Thursday, January 29, 2009
With data through December now available, we see that capital goods orders have dropped only mildly from their recent highs. Weakness in capital spending in this recession has been only a fraction of what it was in the 2001 recession. What is most notable, however, is that while capital spending today is running at about the same rate as it was just before the last recession, corporate profits (economic profits, as measured by the NIPA) have more than doubled. Corporations have amassed huge stores of profits, much of it in the form of cash, and that is helping to cushion this downturn. Once confidence returns—or better yet, if corporate tax rates are cut—we could see a significant improvement in capital expenditures which could power the economy to new highs in fairly short order.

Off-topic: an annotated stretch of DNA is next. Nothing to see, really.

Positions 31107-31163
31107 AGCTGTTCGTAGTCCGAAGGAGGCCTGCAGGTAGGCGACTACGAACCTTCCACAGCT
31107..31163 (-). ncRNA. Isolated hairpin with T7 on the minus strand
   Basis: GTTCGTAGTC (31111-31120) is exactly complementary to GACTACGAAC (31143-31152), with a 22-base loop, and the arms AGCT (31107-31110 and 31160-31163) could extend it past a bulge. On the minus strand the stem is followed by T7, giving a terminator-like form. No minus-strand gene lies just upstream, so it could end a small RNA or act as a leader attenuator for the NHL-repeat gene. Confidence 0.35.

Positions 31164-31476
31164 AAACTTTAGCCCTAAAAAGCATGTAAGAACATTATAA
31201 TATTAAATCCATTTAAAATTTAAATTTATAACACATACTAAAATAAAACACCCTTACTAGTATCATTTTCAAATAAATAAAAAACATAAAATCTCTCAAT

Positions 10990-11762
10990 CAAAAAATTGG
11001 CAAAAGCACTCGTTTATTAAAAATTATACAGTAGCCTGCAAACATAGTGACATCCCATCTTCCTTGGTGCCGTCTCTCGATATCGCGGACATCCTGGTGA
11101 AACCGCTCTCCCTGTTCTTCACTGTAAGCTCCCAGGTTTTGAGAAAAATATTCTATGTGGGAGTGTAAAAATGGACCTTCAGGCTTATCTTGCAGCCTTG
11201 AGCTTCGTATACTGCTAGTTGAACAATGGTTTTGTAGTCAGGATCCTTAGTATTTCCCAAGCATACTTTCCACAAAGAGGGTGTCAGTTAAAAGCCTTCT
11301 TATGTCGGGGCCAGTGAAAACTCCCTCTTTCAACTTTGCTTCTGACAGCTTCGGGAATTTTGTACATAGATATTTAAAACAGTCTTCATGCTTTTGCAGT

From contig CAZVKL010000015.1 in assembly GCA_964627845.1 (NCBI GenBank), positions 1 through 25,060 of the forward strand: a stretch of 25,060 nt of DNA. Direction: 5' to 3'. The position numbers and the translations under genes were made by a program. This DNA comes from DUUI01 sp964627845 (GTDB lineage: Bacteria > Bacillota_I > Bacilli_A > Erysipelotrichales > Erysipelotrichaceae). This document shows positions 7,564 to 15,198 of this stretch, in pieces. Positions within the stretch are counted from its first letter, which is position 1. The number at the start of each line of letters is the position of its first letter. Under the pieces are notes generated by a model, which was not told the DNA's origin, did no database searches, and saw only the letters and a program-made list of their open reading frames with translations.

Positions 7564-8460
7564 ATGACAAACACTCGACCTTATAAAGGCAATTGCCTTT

Posted by Scott Grannis at 8:17 AM